- Hypertension – Renal disease causes secondary hypertension as control of blood pressure is done by kidneys. When there is no underlying disease, it is called primary hypertension. Higher fat or carbs diet can lead to obesity, which can then cause hypertension. Screening for pulmonary arterial hypertension should be regularly done for left-sided congestive heart failure.
- Kidney disease – Low cardiac output can lead to decreased renal performance. Abnormal heart rhythm and damage to the heart are common in dogs with acute kidney injury. Both kidney and heart influences endocrine responses that affect fluid balance. Kidney-mediated systemic hypertension leads to left ventricular hypertrophy, worsening mitral or aortic valve insufficiency, and cardiac arrythmias.
- Fluid build-up – Dogs with right heart failure (due to severe heartworm disease, severe valve dysplasia, cardiac tamponade etc) can develop fluid in abdomen. Pleural effusion occurs as a result of an impairment in circulation in dogs with biventricular heart failure.
Classes of Heart Disease:
Heart disease can be present without ever leading to heart failure. Chronic mitral valvular disease (endocardiosis) is the most common acquired cardiac abnormality in dogs. Structural abnormalities of the heart can be divided into three classes:
Class I Asymptomatic – This is when clinical signs of heart failure are not overtly evident. Cardiac murmur or arrythmia are detectable at this stage.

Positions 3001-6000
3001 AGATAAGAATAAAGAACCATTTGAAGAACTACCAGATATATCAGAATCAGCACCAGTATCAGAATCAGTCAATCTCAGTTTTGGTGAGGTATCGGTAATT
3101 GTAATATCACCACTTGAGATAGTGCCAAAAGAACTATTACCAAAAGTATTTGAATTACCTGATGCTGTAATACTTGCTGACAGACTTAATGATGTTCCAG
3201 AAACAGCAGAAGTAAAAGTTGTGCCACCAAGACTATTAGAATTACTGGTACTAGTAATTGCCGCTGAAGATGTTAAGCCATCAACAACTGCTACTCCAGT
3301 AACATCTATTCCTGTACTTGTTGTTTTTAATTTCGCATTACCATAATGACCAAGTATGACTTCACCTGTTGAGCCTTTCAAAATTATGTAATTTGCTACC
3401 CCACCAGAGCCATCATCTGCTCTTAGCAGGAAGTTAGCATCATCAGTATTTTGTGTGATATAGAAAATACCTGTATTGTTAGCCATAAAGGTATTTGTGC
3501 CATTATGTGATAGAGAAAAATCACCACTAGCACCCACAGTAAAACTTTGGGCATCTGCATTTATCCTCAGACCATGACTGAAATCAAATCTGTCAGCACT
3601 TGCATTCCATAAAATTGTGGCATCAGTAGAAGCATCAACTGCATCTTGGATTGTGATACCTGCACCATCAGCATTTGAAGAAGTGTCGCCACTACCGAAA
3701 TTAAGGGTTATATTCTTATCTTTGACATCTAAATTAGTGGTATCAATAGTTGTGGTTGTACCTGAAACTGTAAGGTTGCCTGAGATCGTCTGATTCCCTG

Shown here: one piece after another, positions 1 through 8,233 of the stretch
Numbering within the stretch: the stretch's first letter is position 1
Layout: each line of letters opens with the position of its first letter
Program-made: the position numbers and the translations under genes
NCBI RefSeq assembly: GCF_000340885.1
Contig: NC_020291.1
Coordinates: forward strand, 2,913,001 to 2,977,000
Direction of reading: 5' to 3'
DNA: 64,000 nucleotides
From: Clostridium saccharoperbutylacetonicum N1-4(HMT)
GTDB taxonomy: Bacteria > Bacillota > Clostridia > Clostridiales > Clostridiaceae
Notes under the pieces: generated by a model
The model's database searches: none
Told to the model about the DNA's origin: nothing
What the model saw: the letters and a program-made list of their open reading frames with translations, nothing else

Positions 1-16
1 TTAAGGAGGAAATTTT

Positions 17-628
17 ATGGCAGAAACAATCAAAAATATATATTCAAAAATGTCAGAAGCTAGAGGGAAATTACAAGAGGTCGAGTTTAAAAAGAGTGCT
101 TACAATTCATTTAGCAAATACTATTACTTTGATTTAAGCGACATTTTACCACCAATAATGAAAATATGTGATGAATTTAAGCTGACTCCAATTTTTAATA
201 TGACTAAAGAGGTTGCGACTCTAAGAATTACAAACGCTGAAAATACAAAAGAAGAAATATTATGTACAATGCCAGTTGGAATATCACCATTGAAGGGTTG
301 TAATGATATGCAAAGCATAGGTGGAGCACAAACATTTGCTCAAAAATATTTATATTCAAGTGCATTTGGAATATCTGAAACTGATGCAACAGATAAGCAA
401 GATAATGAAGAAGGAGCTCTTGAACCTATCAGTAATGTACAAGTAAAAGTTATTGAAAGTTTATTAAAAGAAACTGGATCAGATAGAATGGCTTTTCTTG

Class II Mild to Moderate Heart Disease – Clinical signs such as coughing, exercise intolerance, respiratory distress are evident
Class III Advanced Heart Failure – Clinical signs are immediately evident. Respiratory distress, reduced blood flow, fluid build-up is detectable.
Diagnosis of Heart disease in dogs:
A complete physical examination should be performed on a dog being evaluated for heart disease. In many instances, heart failure becomes evident gradually after a long asymptomatic period following the diagnosis of a valvular heart disorder based on the presence of murmur or arrythmias. This may be followed by the onset of mild to moderate clinical signs that worsen slowly, and lead to pulmonary edema. Heart murmurs i.e. audible vibrations coming from the heart or major blood vessels can be examined during Vet visit. The following tests are helpful in diagnosis:
- Chest X-ray – X-ray helps in assessing the size of your dog’s heart and check for any fluid build-up in lungs
- ECG (Electrocardiogram) – This helps in detecting arrythmia (rhythm of heartbeat). Arrhythmias are abnormalities of the rate, regularity, or site of cardiac impulse formation and are noted during auscultation. During an arrhythmia, the heart can beat too fast, too slowly, or with an irregular rhythm. However, the presence of cardiac arrhythmias does not necessarily indicate the presence of heart disease.
- Echocardiogram – This is ultrasound of heart which provides pictures of the heart's valves and chambers. This helps in definitive diagnosis of the presence of heart diseases in dogs.